A Bulgarian fact-checking news website risks bankruptcy after an insurance company filed a SLAPP lawsuit for the record sum of 1 million leva (€500,000) for a publication based on the official transcript of a government session.
SLAPP lawsuits – strategic lawsuits against public participation – are civil claims designed to intimidate an individual or company by burdening them with insurmountable legal fees and proceedings.
Mediapool, a privately-owned news website еmploying 11 journalists, announced on Wednesday (8 March) that the insurance company Lev Ins had filed a lawsuit against it, claiming 1 million leva in compensation.
Lev Ins’ justification was that the company “felt affected” by an article based on a transcript of a meeting of the Council of Ministers, which is public information.
Until a year ago, Lev Ins was the leader in the market of compulsory insurance on civil liability of motorists in Bulgaria. Now, it is in second position.
The article in question, published in September, addresses an issue that could affect hundreds of thousands of Bulgarians, namely the risks related to the country losing its rights under the international ‘Green Card’ insurance system.
In the piece, caretaker finance minister Rositsa Velkova is quoted acknowledging problems stemming from the track record of Lev Ins, which according to various publications has problems covering the expenses related to car accidents abroad in which Bulgarian clients were involved.
Velkova is quoted as saying that in the first half of 2022, a number of working meetings had been held between representatives of the Financial Supervision Commission, Lev Ins and the national ‘Green Card’ to address the issues.
The quote which apparently prompted Lev Ins to file lawsuit is the following: “There is a serious risk that our national bureau will be excluded from the ‘Green Card’ system at the next General Assembly, respectively from next year it will stop issuing ‘Green Cards’ for Bulgarian insurers.”
Bulgaria’s problems with the international ‘Green Card’ contributed to the country failing to adopt the necessary legislation that would open its way to the eurozone. In this regard, the caretaker government introduced legislative changes, which suffered a fiasco in the parliament after a boycott of two meetings of the economic commission by most political players: GERB, DPS, BSP, ‘Bulgarian Rise’ and ‘Vazrazhdane’.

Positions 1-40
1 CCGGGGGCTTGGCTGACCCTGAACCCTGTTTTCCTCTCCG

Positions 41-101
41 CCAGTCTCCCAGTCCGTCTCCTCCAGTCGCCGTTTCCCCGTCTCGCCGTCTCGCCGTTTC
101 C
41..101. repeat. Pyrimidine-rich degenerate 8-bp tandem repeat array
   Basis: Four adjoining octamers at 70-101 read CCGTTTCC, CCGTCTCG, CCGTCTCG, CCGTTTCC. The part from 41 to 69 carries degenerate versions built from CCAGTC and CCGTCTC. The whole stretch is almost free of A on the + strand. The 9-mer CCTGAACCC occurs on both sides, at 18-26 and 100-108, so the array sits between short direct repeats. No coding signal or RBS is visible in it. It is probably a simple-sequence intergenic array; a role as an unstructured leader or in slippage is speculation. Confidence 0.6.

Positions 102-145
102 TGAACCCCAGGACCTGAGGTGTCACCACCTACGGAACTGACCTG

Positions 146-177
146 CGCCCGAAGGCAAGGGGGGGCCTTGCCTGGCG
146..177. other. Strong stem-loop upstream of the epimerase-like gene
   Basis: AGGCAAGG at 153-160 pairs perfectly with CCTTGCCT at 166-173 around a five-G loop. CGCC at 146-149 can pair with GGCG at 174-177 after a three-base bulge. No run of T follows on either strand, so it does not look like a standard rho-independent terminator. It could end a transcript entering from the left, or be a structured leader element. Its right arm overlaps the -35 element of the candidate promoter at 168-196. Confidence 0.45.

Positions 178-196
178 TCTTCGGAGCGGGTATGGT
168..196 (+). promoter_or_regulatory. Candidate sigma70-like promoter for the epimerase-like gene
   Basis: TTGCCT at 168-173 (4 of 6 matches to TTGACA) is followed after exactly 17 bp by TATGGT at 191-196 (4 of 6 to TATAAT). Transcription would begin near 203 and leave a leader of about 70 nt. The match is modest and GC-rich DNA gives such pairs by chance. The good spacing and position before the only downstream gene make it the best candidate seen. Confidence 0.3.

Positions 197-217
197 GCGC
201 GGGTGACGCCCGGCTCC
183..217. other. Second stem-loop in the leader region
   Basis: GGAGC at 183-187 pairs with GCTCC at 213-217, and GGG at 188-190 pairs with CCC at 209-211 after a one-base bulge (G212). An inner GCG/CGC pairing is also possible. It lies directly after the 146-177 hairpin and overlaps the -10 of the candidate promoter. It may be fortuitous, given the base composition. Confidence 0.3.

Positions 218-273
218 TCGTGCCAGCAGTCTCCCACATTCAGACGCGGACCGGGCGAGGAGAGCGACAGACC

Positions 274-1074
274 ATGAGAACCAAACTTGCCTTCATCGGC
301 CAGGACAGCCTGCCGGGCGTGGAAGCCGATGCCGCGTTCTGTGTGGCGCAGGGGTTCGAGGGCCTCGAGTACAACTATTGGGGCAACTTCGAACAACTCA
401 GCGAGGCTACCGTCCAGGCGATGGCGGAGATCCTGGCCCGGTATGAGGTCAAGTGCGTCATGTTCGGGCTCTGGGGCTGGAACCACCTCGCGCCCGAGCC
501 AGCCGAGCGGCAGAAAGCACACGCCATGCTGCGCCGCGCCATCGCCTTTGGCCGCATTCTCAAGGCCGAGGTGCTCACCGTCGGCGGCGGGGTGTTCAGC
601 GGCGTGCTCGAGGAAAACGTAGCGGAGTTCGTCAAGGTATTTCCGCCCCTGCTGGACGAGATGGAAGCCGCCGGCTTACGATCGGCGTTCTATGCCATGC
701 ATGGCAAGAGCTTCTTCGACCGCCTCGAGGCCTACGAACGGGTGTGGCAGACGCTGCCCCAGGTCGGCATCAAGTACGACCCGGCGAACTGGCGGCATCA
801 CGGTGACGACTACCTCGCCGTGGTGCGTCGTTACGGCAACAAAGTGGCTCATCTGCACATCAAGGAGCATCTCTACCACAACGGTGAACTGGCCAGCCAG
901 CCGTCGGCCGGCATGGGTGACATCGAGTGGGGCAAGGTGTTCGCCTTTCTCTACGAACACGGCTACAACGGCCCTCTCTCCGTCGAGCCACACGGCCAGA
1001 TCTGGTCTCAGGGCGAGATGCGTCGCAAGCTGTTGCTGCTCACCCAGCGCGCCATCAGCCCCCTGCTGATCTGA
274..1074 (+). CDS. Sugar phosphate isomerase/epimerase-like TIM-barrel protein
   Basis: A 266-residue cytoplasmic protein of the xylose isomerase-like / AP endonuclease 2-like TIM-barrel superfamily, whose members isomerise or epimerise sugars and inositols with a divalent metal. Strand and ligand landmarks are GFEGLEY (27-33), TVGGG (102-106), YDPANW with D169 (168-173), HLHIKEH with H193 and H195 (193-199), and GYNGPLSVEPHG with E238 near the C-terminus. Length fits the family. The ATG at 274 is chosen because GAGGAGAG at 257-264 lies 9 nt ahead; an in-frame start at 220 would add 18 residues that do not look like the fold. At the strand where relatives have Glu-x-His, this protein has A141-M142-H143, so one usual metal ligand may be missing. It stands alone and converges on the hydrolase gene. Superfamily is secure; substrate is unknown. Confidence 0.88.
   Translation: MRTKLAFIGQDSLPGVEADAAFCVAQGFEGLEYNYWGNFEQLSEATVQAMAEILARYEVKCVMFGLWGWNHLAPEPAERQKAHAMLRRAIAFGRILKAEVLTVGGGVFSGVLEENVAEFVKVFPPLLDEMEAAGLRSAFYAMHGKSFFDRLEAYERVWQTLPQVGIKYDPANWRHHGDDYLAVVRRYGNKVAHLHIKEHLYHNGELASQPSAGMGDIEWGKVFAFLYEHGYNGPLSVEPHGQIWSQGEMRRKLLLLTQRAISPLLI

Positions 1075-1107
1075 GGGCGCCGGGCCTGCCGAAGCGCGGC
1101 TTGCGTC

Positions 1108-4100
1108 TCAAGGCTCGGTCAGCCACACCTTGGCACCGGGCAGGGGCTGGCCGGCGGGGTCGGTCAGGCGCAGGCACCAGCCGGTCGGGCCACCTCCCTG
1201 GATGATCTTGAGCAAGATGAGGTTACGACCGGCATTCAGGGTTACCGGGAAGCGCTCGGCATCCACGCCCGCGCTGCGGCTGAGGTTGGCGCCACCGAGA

Mediapool explains that during the drafting of the article, questions were sent to the executive director of Lev Ins, but the response received was this: “The information thus presented […] will be addressed in court.”
A record SLAPP claim
Alexander Kashamov, executive director of the NGO Access to Information Programme, who will defend Mediapool before the court, said that this 1 million leva claim is the largest claimed compensation against a media in the history of Bulgaria.
The EU is in the process of preparing an anti-SLAPP directive in order to provide protection at an early stage against abuse of defamation and insult claims.
In exclusive comments for EURACTIV, Mediapool owner and Editor-in-Chief Stoyana Georgieva, said that the purpose of the court case was to intimidate the entire journalistic community.
“It is deeply disturbing that we are going to court because of a quote from a minister, contained in a transcript of a meeting of the Council of Ministers,” she said. Such transcripts are public information.
“Given that the case described in the article has been covered for years by Mediapool and the journalistic text presents all the facts with utmost correctness, it can only be concluded that the sole purpose of filing the case is to intimidate the media, but also the entire journalistic community and every independent voice that took the liberty of speaking about the problems with the Green Card system,” Georgieva said.
A contentious founder
This is not the first time the company has been in the spotlight.
In 2010, one of Lev Ins’ founders, Alexey Petrov, was arrested in one of the most-publicised police operations of the then GERB government – the Operation Octopus, labeled as anti-mafia.
A decade later, he was finally acquitted, and the prosecutor’s office and the Ministry of Internal Affairs sentenced to pay more than 43 million leva to Lev Ins due to the failed action against one of its founders.
Petrov is formerly of the Bulgarian special forces and served as an advisor to the state agency for national security. He is no longer publicly listed among the owners of the company, though business publication Capital continues to associate him with the company.
As executive director of the business organisation Union for Economic Initiative, Petrov has championed legislative changes that work in favor of Lev Ins.
[Edited by Nathalie Weatherald]